In 1993 there was a revolution in home computing and PC gaming. CD-ROM was fast becoming a must-have piece of hardware for the PC and the killer app that drove people to upgrade was the horror adventure The 7th Guest.
The game was described as “the first interactive Drama” with beautiful high quality 3D graphics, the inclusion of live action video clips and its horrifying adult content. The game was a record breaker selling over 2 million copies. Bill Gates called The 7th Guest “the new standard in interactive entertainment.”
At only 6 years of age when this was released I was fully aware of the game but no opportunity came my way to play it, although I recall my dad returning from a tech convention of some description and mentioning he had played the game. Jealousy overwhelmed me.
As an adult I was excited to get hold of this game recently and could not wait to explore the haunted mansion and find out who the 7th guest really is.
Heads coming out of pots was terrifying in 1993
After the lightning speed installation I found myself in the chunkily rendered main menu (which is styled like a Ouija board). At this stage I was petrified about clicking new game, what was in store for me? Would I get possessed by playing this? How scary will it be? These thoughts all popped up in my head as the opening video began.
After sitting through the lengthy video which sets the scene we are introduced to the main antagonist, who is also my favourite character in this whole story purely for his back story.
The villain is a toy creator and entrepreneur named Stauf. He murders a woman pretty much straight away, this unprovoked attack makes him sleepy so he has a dream about creepy children’s dolls, he makes the dolls and gives them to children, this business formula works out for Stauf and he becomes very successful. With the amount of money he makes he builds a huge mansion outside of the town, judging from the size of the place he must have been the equivalent of Hasbro in 1935. Anyway, at the height of his success some of the children with Stauf’s dolls become ill with an incurable virus, Stauf finishes his mansion and disappears. Sometime later six people receive invitations to stay at the mansion and solve puzzles to receive their greatest desires.
This is Stauf, the murderous toy maker
The game is played in the future from a first person perspective; you must solve all the puzzles and witness the events from the past to discover the secret of the house and the 7th guest.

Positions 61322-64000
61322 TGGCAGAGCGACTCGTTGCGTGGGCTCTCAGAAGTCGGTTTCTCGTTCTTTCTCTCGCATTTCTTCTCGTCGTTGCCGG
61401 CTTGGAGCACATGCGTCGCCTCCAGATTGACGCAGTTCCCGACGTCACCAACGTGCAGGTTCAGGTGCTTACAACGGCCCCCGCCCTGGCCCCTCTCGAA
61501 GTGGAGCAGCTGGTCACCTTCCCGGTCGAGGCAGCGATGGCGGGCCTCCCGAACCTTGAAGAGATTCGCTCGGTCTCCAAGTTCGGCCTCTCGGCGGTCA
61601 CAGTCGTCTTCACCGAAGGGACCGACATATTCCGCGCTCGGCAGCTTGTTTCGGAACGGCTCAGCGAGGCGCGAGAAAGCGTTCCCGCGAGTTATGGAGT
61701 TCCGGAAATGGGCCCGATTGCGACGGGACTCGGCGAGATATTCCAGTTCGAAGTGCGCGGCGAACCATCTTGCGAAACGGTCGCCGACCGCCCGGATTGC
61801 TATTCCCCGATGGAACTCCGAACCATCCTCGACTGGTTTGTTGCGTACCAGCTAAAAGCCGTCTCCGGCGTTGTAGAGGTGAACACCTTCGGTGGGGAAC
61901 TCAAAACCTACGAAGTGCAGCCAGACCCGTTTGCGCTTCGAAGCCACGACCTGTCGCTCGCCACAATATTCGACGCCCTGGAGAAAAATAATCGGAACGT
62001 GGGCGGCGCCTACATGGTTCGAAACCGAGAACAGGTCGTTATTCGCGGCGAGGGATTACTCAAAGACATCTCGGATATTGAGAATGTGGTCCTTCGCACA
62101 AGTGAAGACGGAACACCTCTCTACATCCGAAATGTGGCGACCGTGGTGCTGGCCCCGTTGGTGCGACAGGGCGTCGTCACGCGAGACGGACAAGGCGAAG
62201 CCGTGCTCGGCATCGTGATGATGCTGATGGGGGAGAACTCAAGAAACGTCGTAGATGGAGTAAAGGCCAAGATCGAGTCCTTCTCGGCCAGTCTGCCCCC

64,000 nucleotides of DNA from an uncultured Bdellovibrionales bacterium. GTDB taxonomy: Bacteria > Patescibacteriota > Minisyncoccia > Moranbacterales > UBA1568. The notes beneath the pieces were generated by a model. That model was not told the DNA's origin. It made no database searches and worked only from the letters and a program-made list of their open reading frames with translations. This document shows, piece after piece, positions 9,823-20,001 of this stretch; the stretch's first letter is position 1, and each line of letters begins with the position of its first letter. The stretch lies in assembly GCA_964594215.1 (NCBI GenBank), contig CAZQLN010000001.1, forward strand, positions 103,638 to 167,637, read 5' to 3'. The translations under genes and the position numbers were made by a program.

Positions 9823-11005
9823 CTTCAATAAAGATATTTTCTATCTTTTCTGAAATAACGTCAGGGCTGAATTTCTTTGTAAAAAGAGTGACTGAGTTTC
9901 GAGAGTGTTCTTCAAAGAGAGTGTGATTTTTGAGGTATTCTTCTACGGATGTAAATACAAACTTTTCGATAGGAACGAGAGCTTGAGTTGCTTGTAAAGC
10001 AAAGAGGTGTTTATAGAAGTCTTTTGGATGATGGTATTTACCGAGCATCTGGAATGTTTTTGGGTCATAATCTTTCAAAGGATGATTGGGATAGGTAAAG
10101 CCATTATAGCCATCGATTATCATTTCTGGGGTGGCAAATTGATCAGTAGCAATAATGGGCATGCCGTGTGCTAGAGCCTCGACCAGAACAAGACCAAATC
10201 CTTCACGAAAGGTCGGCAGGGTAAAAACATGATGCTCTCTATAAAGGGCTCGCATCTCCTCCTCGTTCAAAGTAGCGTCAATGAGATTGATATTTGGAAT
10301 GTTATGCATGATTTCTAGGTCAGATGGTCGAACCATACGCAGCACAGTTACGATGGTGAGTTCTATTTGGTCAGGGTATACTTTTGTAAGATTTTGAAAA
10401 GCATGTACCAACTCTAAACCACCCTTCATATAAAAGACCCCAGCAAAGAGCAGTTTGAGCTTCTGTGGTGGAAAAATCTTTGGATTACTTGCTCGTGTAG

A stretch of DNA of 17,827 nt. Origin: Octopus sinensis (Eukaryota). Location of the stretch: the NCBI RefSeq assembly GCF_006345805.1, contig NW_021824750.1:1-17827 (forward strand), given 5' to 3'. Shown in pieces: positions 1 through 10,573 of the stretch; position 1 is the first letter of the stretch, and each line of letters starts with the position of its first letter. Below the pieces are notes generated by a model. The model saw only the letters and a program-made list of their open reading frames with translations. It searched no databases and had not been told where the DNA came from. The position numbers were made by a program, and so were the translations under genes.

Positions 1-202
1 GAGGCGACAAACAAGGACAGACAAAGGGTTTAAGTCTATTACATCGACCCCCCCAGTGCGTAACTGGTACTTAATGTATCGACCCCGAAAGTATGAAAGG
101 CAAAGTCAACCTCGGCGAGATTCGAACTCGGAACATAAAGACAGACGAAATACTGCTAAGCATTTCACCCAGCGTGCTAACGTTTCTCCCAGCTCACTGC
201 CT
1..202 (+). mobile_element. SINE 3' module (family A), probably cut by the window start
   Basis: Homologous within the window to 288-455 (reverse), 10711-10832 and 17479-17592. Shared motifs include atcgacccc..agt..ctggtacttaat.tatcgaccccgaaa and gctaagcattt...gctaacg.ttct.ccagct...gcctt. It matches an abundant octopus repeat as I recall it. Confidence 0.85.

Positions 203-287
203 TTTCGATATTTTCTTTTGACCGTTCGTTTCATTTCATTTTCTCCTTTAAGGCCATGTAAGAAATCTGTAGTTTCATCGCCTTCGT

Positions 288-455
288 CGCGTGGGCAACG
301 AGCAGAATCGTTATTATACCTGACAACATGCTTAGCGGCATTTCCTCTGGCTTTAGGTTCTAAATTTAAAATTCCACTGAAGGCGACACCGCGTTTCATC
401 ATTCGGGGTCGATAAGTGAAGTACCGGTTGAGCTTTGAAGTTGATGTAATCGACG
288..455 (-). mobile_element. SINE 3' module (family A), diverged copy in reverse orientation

The puzzles themselves are deviously difficult, they include dividing a cake up evenly, arranging random letters into sentences, to exploring an impossible maze. Though difficult compared to puzzle games of today, the gameplay is very rewarding and the story is engaging and I found myself persevering to find out what happens next. Almost every puzzle rewards you with a live action segment which is ALWAYS entertaining to watch. After a lot of struggling with puzzles I did discover a book in the library which assists you in solving the puzzles although if it is overused there is a penalty on the final puzzle.
Exploring the mansion is great fun, and there is a genuinely creepy atmosphere which, despite the dated graphics still chills today. Overall I found it an enjoyable experience and a brilliant gem from the days of CD-ROM gaming. With the rise of gaming distribution sites such as GOG.com I won’t reveal any plot spoilers as the game is very easy to get hold of and run on high-end systems today.
Playing chess against a ghost was harder than I imagined
For those wanting more, a sequel is also available entitled The 11th Hour which is set further into the future and has enhanced graphics and puzzles.
The 7th Guest is available at GOG.com for $9.99 (around £7) and is a recommended purchase, not just for the history lesson in early CD-ROM gaming but for a fun point & click adventure which still chills today. It can sometimes be difficult to see past the dated graphics though and the puzzles will test your patience with much trial and error, for these reasons I give The 7th Guest an honourable 70.
…for the record I did not get possessed playing this game.